Entering the off-season, nobody thought wide receiver would even be an area of conversation for the upcoming NFL Draft. After the losses of DeSean Jackson and Adam Humphries however, the Tampa Bay Buccaneers are missing some reliable fire power for quarterback Jameis Winston.
The team has already addressed this area of the roster a little bit with the signing of wide receiver Breshad Perriman.
While the former first-round pick will look to pick-up where he left off after a solid showing in Cleveland last season, we’d be off the mark if we called the Bucs’ wide receiver group a done deal.
Outside of Mike Evans, Chris Godwin and Perriman there is very little impactful NFL experience on the roster here.
Speaking of impactful, if there’s one thing Ohio State Buckeyes know how to be, it’s just that.
Could one of them bring his talents to Tampa Bay later this month? Let’s dive in and take a closer look at wide receiver, Parris Campbell.
Parris Campbell’s Career
Campbell is an Akron native, so it’s no surprise he chose to attend Ohio State when presented with the opportunity.
Even as a freshman, his potential and speed had fans around the program excited for what might become of the wide receiver.
As he leaves the program, he does so with 143-receptions, over 1,700-yards and 15 receiving touchdowns.
He also tacked on two rushing scores during his time in Columbus and averaged more than 30-yards per return as a kickoff return specialist in his Sophomore and Junior seasons.
In his final year with the Buckeyes, Campbell finished Top-10 in receptions in the country and Top-5 in the B1G in receptions, receiving yards, touchdown catches and total scores.
He established himself as a playmaker and landed in early draft speculation as a day-two prospect.
At 6’ he’s not towering, but he’s not small either. He’s got size and playing strength enough to challenge press corners and isn’t afraid to engage in close combat when necessary.
His speed will give quarterbacks an easy read as opposing defenses who choose to play close to the line of scrimmage will have to provide top-coverage against him. Likewise, when corners are forced to back-off in anticipation of speed, he’ll have plenty of room to set up defenders and gain separation with quick cuts and good acceleration out of breaks.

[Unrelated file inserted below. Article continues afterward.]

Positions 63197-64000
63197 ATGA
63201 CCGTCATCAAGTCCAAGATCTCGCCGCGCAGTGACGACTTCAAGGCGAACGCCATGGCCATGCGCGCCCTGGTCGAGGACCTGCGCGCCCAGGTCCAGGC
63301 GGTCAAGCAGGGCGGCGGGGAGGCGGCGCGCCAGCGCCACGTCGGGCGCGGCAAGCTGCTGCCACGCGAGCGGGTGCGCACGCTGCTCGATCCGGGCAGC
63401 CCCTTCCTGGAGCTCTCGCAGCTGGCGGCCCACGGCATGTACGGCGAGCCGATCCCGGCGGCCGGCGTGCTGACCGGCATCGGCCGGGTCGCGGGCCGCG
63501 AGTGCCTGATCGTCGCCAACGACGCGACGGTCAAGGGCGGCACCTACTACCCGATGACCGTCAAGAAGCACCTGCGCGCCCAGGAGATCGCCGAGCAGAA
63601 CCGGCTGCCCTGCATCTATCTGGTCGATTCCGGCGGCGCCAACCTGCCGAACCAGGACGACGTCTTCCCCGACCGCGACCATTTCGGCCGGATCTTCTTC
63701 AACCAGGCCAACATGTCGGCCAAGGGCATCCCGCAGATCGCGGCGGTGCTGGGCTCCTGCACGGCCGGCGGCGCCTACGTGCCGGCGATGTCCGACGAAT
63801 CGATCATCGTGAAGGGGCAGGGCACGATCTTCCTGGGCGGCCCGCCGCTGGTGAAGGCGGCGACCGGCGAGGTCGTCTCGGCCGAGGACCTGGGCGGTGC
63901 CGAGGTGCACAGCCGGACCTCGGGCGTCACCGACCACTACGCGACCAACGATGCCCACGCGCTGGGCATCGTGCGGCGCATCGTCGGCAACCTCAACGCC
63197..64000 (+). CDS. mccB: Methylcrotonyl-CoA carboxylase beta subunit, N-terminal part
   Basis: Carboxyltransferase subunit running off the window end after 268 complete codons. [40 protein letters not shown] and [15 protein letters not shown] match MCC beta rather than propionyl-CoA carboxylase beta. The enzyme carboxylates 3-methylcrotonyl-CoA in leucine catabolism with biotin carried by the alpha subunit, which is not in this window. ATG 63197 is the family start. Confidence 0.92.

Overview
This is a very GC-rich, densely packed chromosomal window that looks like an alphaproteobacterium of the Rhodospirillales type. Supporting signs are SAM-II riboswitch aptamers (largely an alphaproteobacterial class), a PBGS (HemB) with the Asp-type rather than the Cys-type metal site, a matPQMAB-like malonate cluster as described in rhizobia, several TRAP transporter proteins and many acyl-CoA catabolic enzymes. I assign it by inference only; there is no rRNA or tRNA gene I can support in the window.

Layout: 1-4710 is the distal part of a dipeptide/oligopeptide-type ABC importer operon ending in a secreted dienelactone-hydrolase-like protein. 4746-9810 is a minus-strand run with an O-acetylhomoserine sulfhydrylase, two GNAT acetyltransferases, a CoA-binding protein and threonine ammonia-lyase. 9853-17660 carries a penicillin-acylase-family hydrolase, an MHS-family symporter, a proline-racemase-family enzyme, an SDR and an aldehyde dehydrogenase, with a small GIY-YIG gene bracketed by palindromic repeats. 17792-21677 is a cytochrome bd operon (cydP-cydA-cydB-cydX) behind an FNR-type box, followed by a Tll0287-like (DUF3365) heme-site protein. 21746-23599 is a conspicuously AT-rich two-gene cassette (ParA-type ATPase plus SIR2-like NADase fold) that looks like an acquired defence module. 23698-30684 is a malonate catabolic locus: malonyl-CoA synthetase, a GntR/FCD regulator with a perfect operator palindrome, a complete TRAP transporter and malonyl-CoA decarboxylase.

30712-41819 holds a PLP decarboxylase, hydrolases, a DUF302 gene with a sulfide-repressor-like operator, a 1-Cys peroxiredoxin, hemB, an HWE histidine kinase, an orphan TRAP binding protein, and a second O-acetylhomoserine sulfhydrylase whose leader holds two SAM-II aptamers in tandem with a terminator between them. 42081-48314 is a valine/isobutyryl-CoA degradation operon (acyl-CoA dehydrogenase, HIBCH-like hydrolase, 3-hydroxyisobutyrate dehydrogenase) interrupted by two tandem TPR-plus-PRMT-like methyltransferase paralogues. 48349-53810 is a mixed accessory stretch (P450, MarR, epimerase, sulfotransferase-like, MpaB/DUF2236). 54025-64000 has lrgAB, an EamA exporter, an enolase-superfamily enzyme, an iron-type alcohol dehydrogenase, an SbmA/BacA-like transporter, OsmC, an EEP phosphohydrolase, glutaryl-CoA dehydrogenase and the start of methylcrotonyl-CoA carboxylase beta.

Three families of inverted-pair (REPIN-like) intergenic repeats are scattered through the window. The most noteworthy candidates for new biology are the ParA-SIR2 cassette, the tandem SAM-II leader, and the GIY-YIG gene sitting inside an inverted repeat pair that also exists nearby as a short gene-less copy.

Has special teams experience and knows how to work his way up a depth chart. Unselfish player who will assume return duties if asked to while carving out a more permanent role as a featured member of the offense.
Wasn’t able to showcase a full stock of moves and route abilities playing at Ohio State. This isn’t new, as many receivers coming out of the Buckeyes program have been undersold.
Relies on speed and acceleration a bit too much at times and will forgo setting up his defenders with body positioning, foot work and route fakes. At the NFL level, this is going to catch up to him more than it did in college.
Struggled through his collegiate career with drops at times. Got better as his game developed, but it’s still a concern.
Why the Buccaneers Need Him
Campbell can work the short area of the field out of the slot or stretch the field as a perimeter threat. He can take a crossing route from one side of the field to the other before his quarterback gets out of rhythm or carry and end-around for big gains.
He’s not a number-one receiver as a rookie. But as a solid member of a trio with Evans and Godwin, he’d be more than effective.
Where Campbell is raw in his ability to manipulate defenders, Bruce Arians and Byron Leftwich can do some heavy lifting with play design and alignments.
His ability to play special teams and presence of Perriman means the team can use him as a returner without losing speed on the field if Campbell needs a breather following long or big returns.
A four-wide formation with Evans, Godwin, Perriman and Campbell would keep defensive coordinators up nights and make Jameis Winston a franchise keystone.
Will It Happen?
Probably not. Campbell has done nothing but help his draft stock and I’ve recently seen him mocked as high as Baltimore in the first-round. Unless the Buccaneers trade someone or something for an extra second-round pick, there’s almost no chance he’s available in a situation where Tampa Bay might feel comfortable drafting a receiver considering how much help they need on defense currently.
Still, seeing a weapon like Campbell and knowing just what unlocking his potential might mean to the offense, if Arians wants him in the second-round Licht will likely give it to him.
If the Buccaneers landed three players in the Top-50, they could do a lot worse than Campbell being one of them. Even if his draft investment is a little rich considering the level of need for the franchise.